Monday, December 30, 2013
Bruce's "High Hopes" : Everything Old Is New Again
I can't recall ever having lower expectations for a record by a favorite artist than those I've been carrying around since the initial announcement of Bruce Springsteen's "High Hopes." New music is an event, especially when the time between seems to increase as our rock and roll legends get older. Though, in The Boss's case, he has been quite prolific these last 15 years, even if the output hasn't exactly sounded what E-Street Band fans long for.
Personally, I've not only enjoyed Bruce's records since 2002's "The Rising," I think "The Seeger Sessions," "Wrecking Ball" and especially "Magic" are inspired pieces of work. Still, an upcoming record of outtakes, covers and redos felt like nothing more than product. Throw Tom Morello into the mix, whose one-note guitar style with a sound resembling Ned Beatty's "Deliverance" squeal adds a certain nothing to the proceedings, and I'm already counting the days until the 2015 follow-up to "High Hopes" without having a heard a note.
So maybe this is why I really like "High Hopes." I expected not to.
The biggest surprise is how wonderfully cohesive the record is. It plays beautifully, and not at all like some Frankenstein audio monster assembled and stitched from tossed off parts.
Some may argue that the live versions of the songs presented here in recorded form are better. One friend suggested that idea for a Bruce record of its own, a live album full of previously unreleased songs culled from one tour, like the Grateful Dead sort of did with "Europe '72" Until then, "High Hopes," "The Wall," "Just Like Fire Would" and "Dream Baby Dream" are all fine pieces of music. As for the inclusion of "American Skin (41 Shots)," I liked it then and I like it now. It feels like the centerpiece of the record.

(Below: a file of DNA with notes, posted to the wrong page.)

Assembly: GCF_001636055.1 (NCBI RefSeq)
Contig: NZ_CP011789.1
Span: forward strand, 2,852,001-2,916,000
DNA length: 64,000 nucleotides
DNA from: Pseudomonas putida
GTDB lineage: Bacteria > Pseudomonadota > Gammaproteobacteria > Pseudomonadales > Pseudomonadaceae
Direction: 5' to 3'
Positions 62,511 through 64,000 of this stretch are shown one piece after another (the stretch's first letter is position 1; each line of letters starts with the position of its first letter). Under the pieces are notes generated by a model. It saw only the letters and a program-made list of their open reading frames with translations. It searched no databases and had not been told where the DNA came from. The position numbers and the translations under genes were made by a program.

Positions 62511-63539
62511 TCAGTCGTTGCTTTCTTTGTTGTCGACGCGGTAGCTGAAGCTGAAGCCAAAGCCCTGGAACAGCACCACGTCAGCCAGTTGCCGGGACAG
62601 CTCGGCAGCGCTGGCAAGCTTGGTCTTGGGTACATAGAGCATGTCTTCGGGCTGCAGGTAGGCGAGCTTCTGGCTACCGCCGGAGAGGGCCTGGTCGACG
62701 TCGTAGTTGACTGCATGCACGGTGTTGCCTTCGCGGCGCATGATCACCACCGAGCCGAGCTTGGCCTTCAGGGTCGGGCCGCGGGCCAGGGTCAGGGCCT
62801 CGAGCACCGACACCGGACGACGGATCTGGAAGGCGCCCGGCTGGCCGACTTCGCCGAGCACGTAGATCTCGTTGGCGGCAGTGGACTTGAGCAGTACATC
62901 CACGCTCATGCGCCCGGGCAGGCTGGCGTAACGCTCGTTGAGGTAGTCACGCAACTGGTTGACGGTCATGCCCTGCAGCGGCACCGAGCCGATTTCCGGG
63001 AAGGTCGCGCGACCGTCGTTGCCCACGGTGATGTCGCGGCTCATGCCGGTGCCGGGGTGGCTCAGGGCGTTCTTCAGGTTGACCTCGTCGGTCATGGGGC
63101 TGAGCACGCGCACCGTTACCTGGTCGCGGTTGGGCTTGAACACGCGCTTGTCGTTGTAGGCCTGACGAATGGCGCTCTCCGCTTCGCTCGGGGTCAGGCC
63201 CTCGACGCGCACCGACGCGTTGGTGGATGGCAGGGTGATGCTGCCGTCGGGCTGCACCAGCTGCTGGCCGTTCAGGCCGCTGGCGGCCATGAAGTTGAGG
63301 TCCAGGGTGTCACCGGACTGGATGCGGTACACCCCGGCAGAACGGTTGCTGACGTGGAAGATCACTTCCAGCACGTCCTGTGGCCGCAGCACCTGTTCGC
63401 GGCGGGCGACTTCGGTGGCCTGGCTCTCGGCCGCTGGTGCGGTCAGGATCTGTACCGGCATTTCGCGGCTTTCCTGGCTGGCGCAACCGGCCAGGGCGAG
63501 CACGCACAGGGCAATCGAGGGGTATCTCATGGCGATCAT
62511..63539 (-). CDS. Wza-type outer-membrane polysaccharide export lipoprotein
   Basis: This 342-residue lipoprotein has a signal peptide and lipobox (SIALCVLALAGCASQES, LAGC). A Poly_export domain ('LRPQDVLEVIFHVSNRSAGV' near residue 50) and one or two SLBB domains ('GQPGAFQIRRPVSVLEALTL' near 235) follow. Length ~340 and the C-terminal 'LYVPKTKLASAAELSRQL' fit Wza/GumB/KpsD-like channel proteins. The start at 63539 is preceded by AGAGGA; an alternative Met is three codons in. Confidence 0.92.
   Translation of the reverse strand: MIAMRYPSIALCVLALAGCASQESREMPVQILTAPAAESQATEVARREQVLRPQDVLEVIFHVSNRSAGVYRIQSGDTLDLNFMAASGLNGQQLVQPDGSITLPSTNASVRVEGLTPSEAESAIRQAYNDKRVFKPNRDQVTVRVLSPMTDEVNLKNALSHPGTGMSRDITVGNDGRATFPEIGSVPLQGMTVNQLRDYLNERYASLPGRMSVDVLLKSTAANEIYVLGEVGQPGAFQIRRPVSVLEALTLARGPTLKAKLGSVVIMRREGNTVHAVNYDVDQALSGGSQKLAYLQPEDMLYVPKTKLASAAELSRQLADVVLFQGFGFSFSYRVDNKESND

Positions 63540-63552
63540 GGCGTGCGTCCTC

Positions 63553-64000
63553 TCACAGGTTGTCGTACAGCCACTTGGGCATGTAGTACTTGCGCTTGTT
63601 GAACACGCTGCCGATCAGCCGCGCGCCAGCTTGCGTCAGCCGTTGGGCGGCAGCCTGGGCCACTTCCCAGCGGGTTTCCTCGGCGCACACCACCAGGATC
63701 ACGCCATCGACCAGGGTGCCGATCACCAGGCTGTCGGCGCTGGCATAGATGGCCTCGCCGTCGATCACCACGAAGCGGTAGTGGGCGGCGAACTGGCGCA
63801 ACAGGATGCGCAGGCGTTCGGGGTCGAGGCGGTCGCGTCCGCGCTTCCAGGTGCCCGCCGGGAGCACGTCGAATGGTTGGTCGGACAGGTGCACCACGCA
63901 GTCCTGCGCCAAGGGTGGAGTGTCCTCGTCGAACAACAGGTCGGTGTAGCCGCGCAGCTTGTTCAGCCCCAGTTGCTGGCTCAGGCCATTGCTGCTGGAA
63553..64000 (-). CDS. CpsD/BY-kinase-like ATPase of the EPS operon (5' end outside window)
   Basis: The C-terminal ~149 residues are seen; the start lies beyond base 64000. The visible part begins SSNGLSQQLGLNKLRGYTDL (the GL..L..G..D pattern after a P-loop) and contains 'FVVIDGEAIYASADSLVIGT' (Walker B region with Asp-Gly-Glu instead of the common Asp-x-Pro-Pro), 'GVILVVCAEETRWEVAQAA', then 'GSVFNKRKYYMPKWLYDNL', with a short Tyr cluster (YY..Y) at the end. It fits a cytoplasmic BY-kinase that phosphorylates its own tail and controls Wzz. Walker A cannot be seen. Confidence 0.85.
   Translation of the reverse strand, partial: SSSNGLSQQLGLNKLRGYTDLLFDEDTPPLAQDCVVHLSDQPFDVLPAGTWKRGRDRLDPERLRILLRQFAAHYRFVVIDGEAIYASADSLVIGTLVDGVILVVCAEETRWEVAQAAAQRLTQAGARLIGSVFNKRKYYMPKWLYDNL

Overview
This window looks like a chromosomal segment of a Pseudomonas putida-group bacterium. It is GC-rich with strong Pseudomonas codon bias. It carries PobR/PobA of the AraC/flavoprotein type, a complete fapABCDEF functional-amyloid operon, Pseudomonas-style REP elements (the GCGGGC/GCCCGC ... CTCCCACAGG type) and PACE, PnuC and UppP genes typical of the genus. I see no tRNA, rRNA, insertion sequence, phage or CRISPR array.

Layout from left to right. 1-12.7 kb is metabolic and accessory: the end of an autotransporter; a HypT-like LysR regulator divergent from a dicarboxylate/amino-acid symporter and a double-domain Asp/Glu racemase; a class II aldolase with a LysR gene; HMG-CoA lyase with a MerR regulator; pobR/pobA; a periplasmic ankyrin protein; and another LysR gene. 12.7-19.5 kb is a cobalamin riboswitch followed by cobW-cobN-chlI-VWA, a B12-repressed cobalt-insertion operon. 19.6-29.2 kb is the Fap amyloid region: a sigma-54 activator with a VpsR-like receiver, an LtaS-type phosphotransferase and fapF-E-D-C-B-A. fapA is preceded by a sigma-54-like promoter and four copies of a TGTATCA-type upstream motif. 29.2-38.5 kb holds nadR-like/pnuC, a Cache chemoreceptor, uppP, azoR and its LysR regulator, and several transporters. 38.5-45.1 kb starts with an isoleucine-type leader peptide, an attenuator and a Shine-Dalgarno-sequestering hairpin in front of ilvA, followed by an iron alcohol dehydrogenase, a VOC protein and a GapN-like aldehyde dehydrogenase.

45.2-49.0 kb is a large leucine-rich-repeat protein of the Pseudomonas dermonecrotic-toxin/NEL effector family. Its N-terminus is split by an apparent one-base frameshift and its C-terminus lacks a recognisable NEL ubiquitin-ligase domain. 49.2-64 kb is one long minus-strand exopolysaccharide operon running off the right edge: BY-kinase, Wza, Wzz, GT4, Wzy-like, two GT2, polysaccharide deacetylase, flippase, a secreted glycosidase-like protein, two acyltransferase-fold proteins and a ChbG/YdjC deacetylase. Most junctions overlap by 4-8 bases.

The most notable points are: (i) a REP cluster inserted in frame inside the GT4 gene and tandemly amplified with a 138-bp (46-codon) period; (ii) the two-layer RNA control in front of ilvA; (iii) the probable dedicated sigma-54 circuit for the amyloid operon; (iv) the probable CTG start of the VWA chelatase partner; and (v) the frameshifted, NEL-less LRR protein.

"Down In The Hole" sounds like "I'm On Fire" with new lyrics. "Frankie Fell In Love" sounds like it was recorded during "The River" sessions. It's okay. The songs work. Most of what's included here will remind you of something better, but that doesn't mean what's here isn't worth your time. With the exception of "Harry's Place," a leftover from "The Rising" sessions and a song whose dated production makes it sound like something that could be played over the credits of "Lethal Weapon 3," and the redo of "The Ghost Of Tom Joad," with a Morello solo that shredded each and every one of my nerves, "High Hopes" is solid.
If you've been less than satisfied with Springsteen's output lately, "High Hopes" sounds the closest to an E-Street Band rock record than anything he's put out in some time. The songs themselves may not be A-list material, but there is more than enough here to keep you smiling.